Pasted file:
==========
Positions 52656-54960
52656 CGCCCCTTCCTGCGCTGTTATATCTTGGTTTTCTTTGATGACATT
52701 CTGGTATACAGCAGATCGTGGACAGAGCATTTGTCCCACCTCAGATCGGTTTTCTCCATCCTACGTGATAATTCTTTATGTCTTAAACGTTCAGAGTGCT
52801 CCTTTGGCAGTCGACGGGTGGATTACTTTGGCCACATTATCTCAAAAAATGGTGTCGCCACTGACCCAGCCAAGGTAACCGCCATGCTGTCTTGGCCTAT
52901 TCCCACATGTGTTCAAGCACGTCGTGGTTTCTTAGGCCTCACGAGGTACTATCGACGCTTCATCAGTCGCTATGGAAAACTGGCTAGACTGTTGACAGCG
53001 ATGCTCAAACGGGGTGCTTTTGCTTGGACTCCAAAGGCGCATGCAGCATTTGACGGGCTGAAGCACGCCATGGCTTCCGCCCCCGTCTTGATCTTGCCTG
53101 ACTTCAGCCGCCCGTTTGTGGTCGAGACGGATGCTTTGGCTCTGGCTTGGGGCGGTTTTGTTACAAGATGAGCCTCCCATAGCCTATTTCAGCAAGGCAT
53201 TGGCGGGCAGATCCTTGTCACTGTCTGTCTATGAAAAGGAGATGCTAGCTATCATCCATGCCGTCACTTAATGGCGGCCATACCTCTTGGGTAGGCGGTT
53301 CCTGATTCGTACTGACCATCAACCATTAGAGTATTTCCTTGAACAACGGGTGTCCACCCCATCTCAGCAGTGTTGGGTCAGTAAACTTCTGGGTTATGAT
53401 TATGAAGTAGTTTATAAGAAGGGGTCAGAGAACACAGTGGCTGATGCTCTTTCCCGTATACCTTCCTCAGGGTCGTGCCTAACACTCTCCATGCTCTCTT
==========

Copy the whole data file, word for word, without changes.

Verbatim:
Positions 52656-54960
52656 CGCCCCTTCCTGCGCTGTTATATCTTGGTTTTCTTTGATGACATT
52701 CTGGTATACAGCAGATCGTGGACAGAGCATTTGTCCCACCTCAGATCGGTTTTCTCCATCCTACGTGATAATTCTTTATGTCTTAAACGTTCAGAGTGCT
52801 CCTTTGGCAGTCGACGGGTGGATTACTTTGGCCACATTATCTCAAAAAATGGTGTCGCCACTGACCCAGCCAAGGTAACCGCCATGCTGTCTTGGCCTAT
52901 TCCCACATGTGTTCAAGCACGTCGTGGTTTCTTAGGCCTCACGAGGTACTATCGACGCTTCATCAGTCGCTATGGAAAACTGGCTAGACTGTTGACAGCG
53001 ATGCTCAAACGGGGTGCTTTTGCTTGGACTCCAAAGGCGCATGCAGCATTTGACGGGCTGAAGCACGCCATGGCTTCCGCCCCCGTCTTGATCTTGCCTG
53101 ACTTCAGCCGCCCGTTTGTGGTCGAGACGGATGCTTTGGCTCTGGCTTGGGGCGGTTTTGTTACAAGATGAGCCTCCCATAGCCTATTTCAGCAAGGCAT
53201 TGGCGGGCAGATCCTTGTCACTGTCTGTCTATGAAAAGGAGATGCTAGCTATCATCCATGCCGTCACTTAATGGCGGCCATACCTCTTGGGTAGGCGGTT
53301 CCTGATTCGTACTGACCATCAACCATTAGAGTATTTCCTTGAACAACGGGTGTCCACCCCATCTCAGCAGTGTTGGGTCAGTAAACTTCTGGGTTATGAT
53401 TATGAAGTAGTTTATAAGAAGGGGTCAGAGAACACAGTGGCTGATGCTCTTTCCCGTATACCTTCCTCAGGGTCGTGCCTAACACTCTCCATGCTCTCTT